• There’s a new type of clothing store in Downtown Lawrence. Obsessions has opened in the spot at 937 Mass. The store, according to its owners, carries both men’s and women’s clothing. Shoppers won’t notice it, but what makes it different is how the store gets its merchandise. The clothes actually come from other retailers throughout the region. Other retailers rent space in the store to sell their merchandise. It is not a flea market because all the clothes are new, and it is not exactly a consignment shop either. Instead, it is a way for retailers who want to have a presence in Lawrence to come to the city without having to go to the expense of starting a new store in town. The concept has taken hold in some parts of Kansas City, I’ve been told. As for shoppers, I suppose the advantage is you get to see the styles of several different stores in one location.
• Have you been to the city’s Martin Park? It is 19 acres of wilderness near Peterson Road and Folks Road. The William H. Martin family donated the property to the city back in 1963. The city had maintained a few trails and an area for Cub Scout camping, but over the years the park had become an area for folks to get their party badge, if you know what I mean. So, the city had closed some parking areas of the park and allowed the trails to close up. A few years ago, the city had to go in and bulldoze a makeshift BMX track that had sprung up without permission. But now the park may be getting some new life. As the city has grown closer to the park, leaders with Parks and Recreation believe it will now get more consistent and appropriate use. The city this summer plans to make some parking lot improvements, and this fall to open up some new trails. The area, though, won’t become a traditional park with playground equipment and other such amenities. The Martin family didn’t want that type of park when it donated the property. But parks and recreation leaders said it is a great place to see some nature just minutes from the city.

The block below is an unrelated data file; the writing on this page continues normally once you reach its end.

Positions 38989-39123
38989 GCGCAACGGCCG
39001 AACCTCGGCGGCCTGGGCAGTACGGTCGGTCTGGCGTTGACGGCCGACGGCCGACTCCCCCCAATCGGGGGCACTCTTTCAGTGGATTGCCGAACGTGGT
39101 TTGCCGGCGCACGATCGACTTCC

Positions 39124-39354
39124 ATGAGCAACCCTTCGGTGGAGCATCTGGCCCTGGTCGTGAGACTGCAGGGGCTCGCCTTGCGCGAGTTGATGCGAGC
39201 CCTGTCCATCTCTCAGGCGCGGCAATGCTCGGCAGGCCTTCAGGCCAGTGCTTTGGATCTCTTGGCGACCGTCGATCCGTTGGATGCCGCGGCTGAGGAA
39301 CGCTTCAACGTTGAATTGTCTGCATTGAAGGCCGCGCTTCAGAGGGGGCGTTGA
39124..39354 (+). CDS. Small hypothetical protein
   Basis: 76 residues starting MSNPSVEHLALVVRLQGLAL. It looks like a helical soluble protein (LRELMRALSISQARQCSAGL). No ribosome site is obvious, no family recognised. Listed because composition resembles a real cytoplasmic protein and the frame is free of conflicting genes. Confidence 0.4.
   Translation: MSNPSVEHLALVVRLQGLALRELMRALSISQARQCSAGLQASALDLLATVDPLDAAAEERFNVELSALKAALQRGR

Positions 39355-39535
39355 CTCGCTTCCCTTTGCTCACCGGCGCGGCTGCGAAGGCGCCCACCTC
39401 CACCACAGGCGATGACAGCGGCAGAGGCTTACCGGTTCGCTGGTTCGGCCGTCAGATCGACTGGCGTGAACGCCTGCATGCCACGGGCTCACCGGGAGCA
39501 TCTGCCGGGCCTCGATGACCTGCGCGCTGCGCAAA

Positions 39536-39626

• While we’re on the subject of parks and recreation, expect some new field lights at the city’s Youth Sports Complex in West Lawrence. The lights are courtesy of Kansas University Athletics, which I’m told purchased the two baseball fields that were part of the former Sport-2-Sport complex. KU has its tennis facility out at the former Sport-2-Sport location, and the two fields are in that same area. The lights no longer were needed for those fields because they will be bulldozed in early August, parks and rec leaders said. The fields are right next to the Lake Alavamar Dam, which is scheduled to receive some major construction work. That work was going to make use of the fields, which have been unused for quite awhile now, problematic.
• One last parks and rec item, and I’m warning you, don’t get your golfing knickers all in a bunch over this one. I’m mainly just passing it along because I found it funny, and an example of how necessity really can be the mother of innovation. At a recent parks and rec advisory board meeting, the idea of nighttime golfing at the city-owned Eagle Bend course came up. The course, as we have previously reported, has seen a decline in revenue as the economy has dipped, and now as the heat has increased. One board member mentioned she had played in a night-time golf tournament in another community. They used glow-in-the-dark balls. As you can imagine, it creates a different type of golfing experience, but also a cooler one in terms of temperature. The idea didn’t gain any real traction at the meeting, but it did cause some pondering. Like, how popular would that be with college students, especially if the course sold beer like it normally does? And then that thought immediately led to this one: Would we have to put bumpers on the golf carts?